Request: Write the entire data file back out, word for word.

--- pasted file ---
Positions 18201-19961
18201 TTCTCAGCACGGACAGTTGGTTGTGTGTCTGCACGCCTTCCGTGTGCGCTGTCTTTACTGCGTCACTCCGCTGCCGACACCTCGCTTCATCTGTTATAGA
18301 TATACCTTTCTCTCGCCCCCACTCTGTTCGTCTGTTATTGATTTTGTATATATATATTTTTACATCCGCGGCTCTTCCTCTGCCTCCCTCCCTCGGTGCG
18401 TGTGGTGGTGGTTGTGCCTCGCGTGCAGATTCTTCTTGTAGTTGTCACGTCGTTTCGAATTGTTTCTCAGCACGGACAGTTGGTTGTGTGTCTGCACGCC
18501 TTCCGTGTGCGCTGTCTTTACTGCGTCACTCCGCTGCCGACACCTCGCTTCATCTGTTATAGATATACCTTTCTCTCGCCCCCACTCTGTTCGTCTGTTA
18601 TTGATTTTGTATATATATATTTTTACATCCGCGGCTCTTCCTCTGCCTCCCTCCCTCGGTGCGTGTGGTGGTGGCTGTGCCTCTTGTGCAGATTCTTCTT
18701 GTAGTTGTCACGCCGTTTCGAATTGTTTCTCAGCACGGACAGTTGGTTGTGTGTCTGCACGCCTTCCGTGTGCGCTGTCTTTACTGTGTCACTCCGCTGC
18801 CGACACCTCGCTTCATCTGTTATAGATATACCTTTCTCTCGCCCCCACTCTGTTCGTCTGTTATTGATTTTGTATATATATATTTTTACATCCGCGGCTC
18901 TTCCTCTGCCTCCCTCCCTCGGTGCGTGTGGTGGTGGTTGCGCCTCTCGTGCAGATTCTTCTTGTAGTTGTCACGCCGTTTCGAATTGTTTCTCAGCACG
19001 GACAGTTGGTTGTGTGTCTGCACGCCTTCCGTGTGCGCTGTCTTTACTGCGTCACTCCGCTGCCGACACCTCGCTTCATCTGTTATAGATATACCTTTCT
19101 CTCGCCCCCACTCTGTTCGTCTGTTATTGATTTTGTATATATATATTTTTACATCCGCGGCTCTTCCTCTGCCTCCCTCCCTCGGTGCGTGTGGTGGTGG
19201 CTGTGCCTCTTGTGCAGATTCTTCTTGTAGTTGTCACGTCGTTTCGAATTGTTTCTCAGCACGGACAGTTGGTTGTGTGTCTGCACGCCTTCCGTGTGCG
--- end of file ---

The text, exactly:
Positions 18201-19961
18201 TTCTCAGCACGGACAGTTGGTTGTGTGTCTGCACGCCTTCCGTGTGCGCTGTCTTTACTGCGTCACTCCGCTGCCGACACCTCGCTTCATCTGTTATAGA
18301 TATACCTTTCTCTCGCCCCCACTCTGTTCGTCTGTTATTGATTTTGTATATATATATTTTTACATCCGCGGCTCTTCCTCTGCCTCCCTCCCTCGGTGCG
18401 TGTGGTGGTGGTTGTGCCTCGCGTGCAGATTCTTCTTGTAGTTGTCACGTCGTTTCGAATTGTTTCTCAGCACGGACAGTTGGTTGTGTGTCTGCACGCC
18501 TTCCGTGTGCGCTGTCTTTACTGCGTCACTCCGCTGCCGACACCTCGCTTCATCTGTTATAGATATACCTTTCTCTCGCCCCCACTCTGTTCGTCTGTTA
18601 TTGATTTTGTATATATATATTTTTACATCCGCGGCTCTTCCTCTGCCTCCCTCCCTCGGTGCGTGTGGTGGTGGCTGTGCCTCTTGTGCAGATTCTTCTT
18701 GTAGTTGTCACGCCGTTTCGAATTGTTTCTCAGCACGGACAGTTGGTTGTGTGTCTGCACGCCTTCCGTGTGCGCTGTCTTTACTGTGTCACTCCGCTGC
18801 CGACACCTCGCTTCATCTGTTATAGATATACCTTTCTCTCGCCCCCACTCTGTTCGTCTGTTATTGATTTTGTATATATATATTTTTACATCCGCGGCTC
18901 TTCCTCTGCCTCCCTCCCTCGGTGCGTGTGGTGGTGGTTGCGCCTCTCGTGCAGATTCTTCTTGTAGTTGTCACGCCGTTTCGAATTGTTTCTCAGCACG
19001 GACAGTTGGTTGTGTGTCTGCACGCCTTCCGTGTGCGCTGTCTTTACTGCGTCACTCCGCTGCCGACACCTCGCTTCATCTGTTATAGATATACCTTTCT
19101 CTCGCCCCCACTCTGTTCGTCTGTTATTGATTTTGTATATATATATTTTTACATCCGCGGCTCTTCCTCTGCCTCCCTCCCTCGGTGCGTGTGGTGGTGG
19201 CTGTGCCTCTTGTGCAGATTCTTCTTGTAGTTGTCACGTCGTTTCGAATTGTTTCTCAGCACGGACAGTTGGTTGTGTGTCTGCACGCCTTCCGTGTGCG